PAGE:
You can find a story anywhere if you are looking for one; in line at Trader Joe’s, staring out a window of a tea shop, in the employee lounge of a hotel, sitting high atop a mountain, crossing a busy street or in a trailer park…
Stories are hanging out; some hiding from view, others slap you up the side of your head.
“Moving on is a simple thing.
What it leaves behind is hard.”
The night the ambulance took Julie away, was one of the suckiest nights of my life. The entire chain of events leading up to that night, came from way the hell out of the blue, just like that first phone call months prior.
I was starting to feel like a tiny insect trapped in a sticky web; a web I flew straight into with eyes wide open. Her phone calls became more and more frequent and her tokens of affection arrived regularly:
A plastic yellow daisy under my windshield wiper, a box of Eastman’s Valentine’s chocolates (stale as old bread), notes under my welcome mat and the ultimate manifestation of her adoration; the one that almost made me crap my pants and could be made into a Hollywood movie called: Inappropriate and Misguided Crushes From Hell …
The morning during that ‘final week’, I opened my front door to find
17 gift bags, complete with colorful tissue, bows, and streamers…
Each filled with things like one of her personal teacups, packages of Saltine crackers, a small jewelry box, a framed print of Garfield and, in one bag, old personal photographs torn into tiny pieces. Pretty much it was the torn up pictures that caused my skin to crawl within the stickiness
of that web I mentioned.
These gifts came as a thank-you for our field trip to IHOP; where I’m fairly certain I won’t be returning any time soon.
We entered during the morning rush and Julie said “hello” to all the customers eating at the counter and each one seated in every damn booth. As we made out way to our table, she could hardly contain her excitement. She immediately plopped in the booth and started combing her hair. When the busser brought our ice water, she thanked him profusely and when the waitress brought the menus, Julie began complimenting her on her earrings, outfit (standard IHOP uniform), shoes and hair.
I buried myself in my menu.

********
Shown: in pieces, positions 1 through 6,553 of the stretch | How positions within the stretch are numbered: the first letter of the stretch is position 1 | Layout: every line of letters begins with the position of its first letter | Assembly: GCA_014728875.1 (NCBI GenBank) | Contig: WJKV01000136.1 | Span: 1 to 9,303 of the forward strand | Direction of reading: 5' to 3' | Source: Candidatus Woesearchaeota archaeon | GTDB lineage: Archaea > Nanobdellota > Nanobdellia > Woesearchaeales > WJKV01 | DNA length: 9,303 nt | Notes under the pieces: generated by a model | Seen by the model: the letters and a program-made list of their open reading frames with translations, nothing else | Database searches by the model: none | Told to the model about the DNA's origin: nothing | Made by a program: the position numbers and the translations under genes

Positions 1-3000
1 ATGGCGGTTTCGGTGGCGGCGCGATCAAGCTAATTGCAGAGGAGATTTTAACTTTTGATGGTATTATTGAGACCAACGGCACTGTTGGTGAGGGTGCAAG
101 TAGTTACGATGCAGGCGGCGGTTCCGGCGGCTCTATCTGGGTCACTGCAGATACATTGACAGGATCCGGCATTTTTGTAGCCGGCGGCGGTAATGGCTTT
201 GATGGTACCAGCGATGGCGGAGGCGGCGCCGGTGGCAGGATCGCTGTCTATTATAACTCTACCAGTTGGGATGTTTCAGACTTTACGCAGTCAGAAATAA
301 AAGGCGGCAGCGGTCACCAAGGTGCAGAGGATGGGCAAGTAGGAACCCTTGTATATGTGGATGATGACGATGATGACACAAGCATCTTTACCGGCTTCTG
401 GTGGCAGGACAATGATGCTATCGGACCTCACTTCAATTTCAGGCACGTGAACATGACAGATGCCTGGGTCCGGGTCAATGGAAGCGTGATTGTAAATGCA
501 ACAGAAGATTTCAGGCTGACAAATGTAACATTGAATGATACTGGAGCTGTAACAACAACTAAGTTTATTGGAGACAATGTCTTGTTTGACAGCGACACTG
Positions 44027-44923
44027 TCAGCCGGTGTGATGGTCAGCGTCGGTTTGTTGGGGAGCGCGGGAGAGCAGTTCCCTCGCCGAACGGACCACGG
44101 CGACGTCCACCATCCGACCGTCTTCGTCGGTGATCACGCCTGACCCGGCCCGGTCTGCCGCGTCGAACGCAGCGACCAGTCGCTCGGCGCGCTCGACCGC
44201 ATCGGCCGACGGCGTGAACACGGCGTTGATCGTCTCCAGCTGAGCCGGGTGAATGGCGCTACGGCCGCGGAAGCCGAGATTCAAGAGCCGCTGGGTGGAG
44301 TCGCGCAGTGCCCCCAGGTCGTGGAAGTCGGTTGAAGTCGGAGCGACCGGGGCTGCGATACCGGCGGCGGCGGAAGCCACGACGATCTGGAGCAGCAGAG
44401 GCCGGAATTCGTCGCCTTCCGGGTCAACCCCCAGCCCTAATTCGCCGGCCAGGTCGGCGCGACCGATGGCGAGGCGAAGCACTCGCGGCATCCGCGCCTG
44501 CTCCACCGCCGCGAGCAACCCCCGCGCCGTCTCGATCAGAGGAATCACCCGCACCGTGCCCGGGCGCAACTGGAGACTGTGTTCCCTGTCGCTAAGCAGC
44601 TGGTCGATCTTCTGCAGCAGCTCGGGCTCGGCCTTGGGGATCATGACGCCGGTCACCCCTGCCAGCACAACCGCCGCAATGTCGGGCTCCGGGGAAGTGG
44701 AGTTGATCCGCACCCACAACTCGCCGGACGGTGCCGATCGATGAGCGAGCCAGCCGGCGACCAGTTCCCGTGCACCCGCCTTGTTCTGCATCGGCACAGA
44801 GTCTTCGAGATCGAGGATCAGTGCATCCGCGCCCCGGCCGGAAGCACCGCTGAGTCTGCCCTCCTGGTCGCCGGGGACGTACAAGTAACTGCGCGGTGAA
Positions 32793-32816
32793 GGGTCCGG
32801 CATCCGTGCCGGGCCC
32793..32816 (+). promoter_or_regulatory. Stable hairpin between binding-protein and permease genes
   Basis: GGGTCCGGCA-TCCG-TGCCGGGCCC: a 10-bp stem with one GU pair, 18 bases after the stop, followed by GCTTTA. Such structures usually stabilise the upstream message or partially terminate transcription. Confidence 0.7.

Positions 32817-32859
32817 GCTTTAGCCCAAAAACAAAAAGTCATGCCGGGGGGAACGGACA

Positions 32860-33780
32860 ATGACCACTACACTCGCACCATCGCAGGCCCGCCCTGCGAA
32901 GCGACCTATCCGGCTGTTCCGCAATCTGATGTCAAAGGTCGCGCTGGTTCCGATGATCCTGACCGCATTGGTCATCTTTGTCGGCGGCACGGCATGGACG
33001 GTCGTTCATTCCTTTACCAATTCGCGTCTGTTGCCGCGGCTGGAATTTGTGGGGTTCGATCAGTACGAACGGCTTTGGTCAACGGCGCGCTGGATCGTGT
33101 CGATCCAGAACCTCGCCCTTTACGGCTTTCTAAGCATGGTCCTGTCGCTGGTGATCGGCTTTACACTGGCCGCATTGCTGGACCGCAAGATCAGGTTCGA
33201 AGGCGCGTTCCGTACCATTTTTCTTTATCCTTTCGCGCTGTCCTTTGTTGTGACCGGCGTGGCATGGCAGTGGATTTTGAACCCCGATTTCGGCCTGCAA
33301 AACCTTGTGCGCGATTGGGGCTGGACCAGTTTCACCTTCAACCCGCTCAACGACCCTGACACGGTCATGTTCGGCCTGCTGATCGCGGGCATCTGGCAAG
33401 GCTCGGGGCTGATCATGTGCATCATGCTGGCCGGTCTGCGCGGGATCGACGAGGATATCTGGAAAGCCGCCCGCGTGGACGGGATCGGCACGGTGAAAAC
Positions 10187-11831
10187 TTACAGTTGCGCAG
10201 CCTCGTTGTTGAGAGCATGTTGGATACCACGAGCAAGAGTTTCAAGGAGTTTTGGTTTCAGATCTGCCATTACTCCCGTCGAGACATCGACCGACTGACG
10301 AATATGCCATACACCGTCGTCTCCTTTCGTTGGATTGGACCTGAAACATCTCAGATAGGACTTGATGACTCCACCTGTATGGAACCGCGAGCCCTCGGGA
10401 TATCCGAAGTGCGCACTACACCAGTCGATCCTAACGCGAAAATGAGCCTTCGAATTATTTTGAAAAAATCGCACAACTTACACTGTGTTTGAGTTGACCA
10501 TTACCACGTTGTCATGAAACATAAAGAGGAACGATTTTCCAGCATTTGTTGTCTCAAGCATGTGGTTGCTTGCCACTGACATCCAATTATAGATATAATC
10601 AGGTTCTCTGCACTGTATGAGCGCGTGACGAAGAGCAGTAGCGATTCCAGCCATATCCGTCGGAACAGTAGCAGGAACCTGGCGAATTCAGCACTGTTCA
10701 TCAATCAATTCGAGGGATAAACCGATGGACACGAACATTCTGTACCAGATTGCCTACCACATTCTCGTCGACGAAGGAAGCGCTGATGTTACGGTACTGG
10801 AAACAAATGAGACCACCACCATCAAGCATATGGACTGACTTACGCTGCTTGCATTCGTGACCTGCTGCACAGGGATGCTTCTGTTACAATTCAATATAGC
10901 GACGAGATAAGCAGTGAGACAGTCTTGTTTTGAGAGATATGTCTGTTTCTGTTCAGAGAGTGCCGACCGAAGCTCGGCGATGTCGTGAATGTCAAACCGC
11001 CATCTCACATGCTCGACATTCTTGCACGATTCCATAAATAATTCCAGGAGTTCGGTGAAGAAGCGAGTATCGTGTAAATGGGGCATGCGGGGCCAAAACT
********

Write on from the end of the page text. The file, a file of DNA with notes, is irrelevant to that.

She was thrilled when I told her to order whatever she wanted.
“My treat!” I said. And boy did she order. I think it was called the Lumberjack Special with a side of extra ham, large OJ and a small stack of chocolate chip pancakes with whip cream.
When the meal arrived, she oooh’d and awed then grabbed the ketchup bottle with both hands and started squeezing with all her might.
Soon her scrambled eggs looked like a scene from Dexter.
Upon finishing, I headed to the register and she made a pit stop at the “little girls’ room.” We walked together across the parking lot to my car, she smiled at me with this weird smile I will never forget, and then began singing a single line that beckoned me to follow... “ These boots are made for walking...” I chimed in “And that’s just what they’ll do…”
Her turn “One of these days these boots…” then both of us in unison,
“Are gonna walk all over you!” Then without f*@king warning, she burst into uncontrollable sobbing and fell to her knees on the goddamn parking lot pavement!
I couldn’t help her gain her composure, so I wrapped my arms around her right there on the asphalt. In between her hiccups and convulsions, she managed get a bunch of stuff out which of course made absolutely zero sense, even to a nutcase like me, “I got in trouble… but it wasn’t me...Grandma Cooley knew it wasn’t me…but nobody believed me …it was my best friend Mary…she stole the bag of potato chips…Grandma Cooley taught me thou shall not steal…she told me that I couldn’t go to heaven if I stole…but Andrea didn’t believe me and mother didn’t believe me…mother always believed Andrea…Grandma Cooley tried to help me…but she couldn’t so it was Mary who did it…I swear on the Ying Yang River…it was her but nobody believed me…”
That was the last intelligent conversation I had with Julie.
Two nights later, while down at my trailer, the sheriff knocked on my door. He knew her full name, address, and even her scripts.
Clearly, they were old chums.
He asked her to step outside, asked her if she was on her meds, asked her if she had just pushed a resident down? (PUSHED A RESIDENT DOWN! WTF!) She refused to get up off my couch or speak.
When they eventually put her in the ambulance, she asked for me.
I stepped inside and saw her strapped to a gurney. With her eyes clinched tight, like a child waiting to get a shot from the doctor,
she said to me, “When I get back, let’s go to IHOP again.”
That’s the last time I saw Julie.
A rumor soon surfaced in the park… the manager had a mental breakdown the other night and was taken away by ambulance.
I think it started with the bitch next door, “Ms. Ima Peekie Thru Da Blinds” and spread like wildfire. It even surfaced at the Prunetree Shopping Center where the cashier one day asked me, “Are you okay, honey? I heard you might not be doin well.”
Well, who the hell is okay, really? Makes me wonder about sanity and insanity and the fine line we all walk between the two.
Most of us walk it privately, rather than broadcast it for the whole world to see.
I had a point to make in all this, and I’m certain there’s a lesson to be learned; yet I haven’t a clue as to what it was.
I’ll tell you though, and it’s evident by these photos,
I can barely take care of myself let alone the Julies of the world!
“The statistics on sanity are that 1 out of 4 Americans is suffering from some form of mental illness. Think of your 3 best friends. If they are okay, then it’s you.”
~ Rita Mae Brown
Be careful out there, world travelers! Just keep your boots a walkin!
Until next time…